8 Commonly Asked Questions & Answers About Generators

Do You Need A Generator, Transformer, Or Distribution Panels

As a leading provider of generators, we get asked all kinds of questions about generators. Allow us to answer some of the most commonly asked questions below.

We offer a large selection of portable diesel powered generators available for sale or rent; contact us today to learn more!

#1. What size generator do I need for my small business or home?

The best size generator for your home or business depends on the type of appliances it needs to fuel, such as equipment, pumps, air conditioners and other electronic devices. The typical home uses around 140 to 160 amps of 240 volts of power to simultaneously operate everything. Larger appliances typically utilize 240 volts power, while lights and smaller appliances account for 120 volt power. You will need to determine the number of amps and watts you need in order to find the best generator for you.

Since every business and residence is different, we are happy to help you configure the best option.

#2. Should I buy or rent a generator?

The answer to this question depends on how often you plan to use your generator. If power outages and blackouts are a common occurrence, it’ll pay off rather quickly to purchase a generator. Just because you don’t plan to use a generator that often doesn’t mean it’ll be a waste of an investment to buy one. Standby generators can survive decades, slowly but surely paying for themselves.

We offer generators for rent and for sale. We can help you decide on the most cost-effective option for you.

#3. What is the power factor?

The power factor (pf) is the ratio between kilowatts (kW) and kilovolt amps (kVa) taken from an electrical load. The connected load determines the power factor. The higher a generator’s pf, the more efficiently it can transfer energy to a connected load. Generators without the same power factor are not as efficient and tend to cost more money to operate.

#4. What is the service factor?

The service factor defines the overload capacity of a generator. For instance, if you have a 10-hp motor with a 1.15 service factor, it can handle up to 11.5 hp for short-term usage. You cannot overuse the service factor or you’ll compromise the longevity of the generator.

#5. Standby vs. continuous vs. prime power ratings: What’s the difference?

Standby power generators are typically used in emergency situations when the power goes out. This type of generator is ideal for applications in which there is another reliable continuous power source. It is recommended to only use this type of generator throughout the duration of the power outage and during maintenance and testing.

Prime power ratings have an “unlimited” run time, which means they can be used as a main source of power and not just as a backup. This type of generator is often used on job sites where there is no traditional power source, such as in mining or oil operations, or in remote locations with no power grid.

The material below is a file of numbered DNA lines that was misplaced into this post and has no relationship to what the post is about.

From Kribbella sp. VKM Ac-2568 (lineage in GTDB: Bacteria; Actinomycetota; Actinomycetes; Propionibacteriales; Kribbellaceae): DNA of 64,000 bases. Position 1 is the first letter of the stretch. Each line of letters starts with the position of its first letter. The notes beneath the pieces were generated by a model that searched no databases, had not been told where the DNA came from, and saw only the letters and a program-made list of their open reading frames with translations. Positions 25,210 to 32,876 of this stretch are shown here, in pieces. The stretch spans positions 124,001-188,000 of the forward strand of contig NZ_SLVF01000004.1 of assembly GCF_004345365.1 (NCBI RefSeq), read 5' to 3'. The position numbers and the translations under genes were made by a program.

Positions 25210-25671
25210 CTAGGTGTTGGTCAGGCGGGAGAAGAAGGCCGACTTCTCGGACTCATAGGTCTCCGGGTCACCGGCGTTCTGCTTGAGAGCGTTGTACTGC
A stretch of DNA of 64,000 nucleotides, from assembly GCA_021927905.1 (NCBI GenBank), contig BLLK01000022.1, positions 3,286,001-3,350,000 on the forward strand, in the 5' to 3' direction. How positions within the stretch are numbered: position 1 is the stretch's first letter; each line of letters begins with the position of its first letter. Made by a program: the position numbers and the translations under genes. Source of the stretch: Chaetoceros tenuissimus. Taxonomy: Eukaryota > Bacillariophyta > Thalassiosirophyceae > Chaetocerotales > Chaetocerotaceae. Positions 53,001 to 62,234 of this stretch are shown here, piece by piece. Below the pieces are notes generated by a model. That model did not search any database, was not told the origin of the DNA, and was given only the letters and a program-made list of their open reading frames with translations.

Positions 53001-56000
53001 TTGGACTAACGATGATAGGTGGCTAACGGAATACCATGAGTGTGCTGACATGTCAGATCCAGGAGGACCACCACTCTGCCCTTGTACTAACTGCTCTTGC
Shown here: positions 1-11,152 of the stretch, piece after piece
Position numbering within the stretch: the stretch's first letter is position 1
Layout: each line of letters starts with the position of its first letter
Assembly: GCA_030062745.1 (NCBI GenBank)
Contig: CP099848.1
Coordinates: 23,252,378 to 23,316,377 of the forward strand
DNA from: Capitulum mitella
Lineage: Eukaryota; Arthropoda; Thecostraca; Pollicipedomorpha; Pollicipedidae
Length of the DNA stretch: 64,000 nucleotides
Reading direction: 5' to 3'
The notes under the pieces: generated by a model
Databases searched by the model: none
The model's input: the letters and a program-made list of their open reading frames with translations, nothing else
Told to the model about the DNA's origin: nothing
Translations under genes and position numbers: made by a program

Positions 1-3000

Continuous power is comparable to prime power in a number of ways but stands apart because it has a base load rating. While it can offer a consistent and regular power supply, it cannot handle overload conditions and doesn’t work well with variable loads.

#6. What is an automatic transfer switch?

The ATS (automatic transfer switch) is responsible for transferring power from a standard source to emergency power. It recognizes when the usual power system fails and automatically jumpstarts the generator into backup action. When the normal energy source regains power, the ATS automatically transfers power back to the original source and turns off the generator. Automatic transfer switches are commonly utilized in data centers, telecommunication networks and manufacturing plants.

#7. Do AC generators operate vars, power and voltage?

The controls on a generator do interact. The power output is operated by the prime mover and voltage, or var contribution, is operated by exciter current level. For instance, if an additional load is hooked up to the output of a generator, the added flow will improve armature’s magnetic field strength and slow down the generator. In order for the generator to keep up, the governor increases power input to the prime mover. As a result, additional generator power is operated by the prime mover input.

#8. Will a portable generator work with an automatic starting system?

No, in almost all cases portable generators do not have the power capacity to auto start. In order to utilize auto start, the generator should have an electric starter or electric choke (for gasoline units) and auto stop and start controls. Auto-start and safety equipment greatly increases the cost of portable generators, to the point that no one wants to buy them. This is why you will not find them for sale.

Learn more about buying or renting a generator:  https://coolingpowercorp.com/our-services/power-services/generators/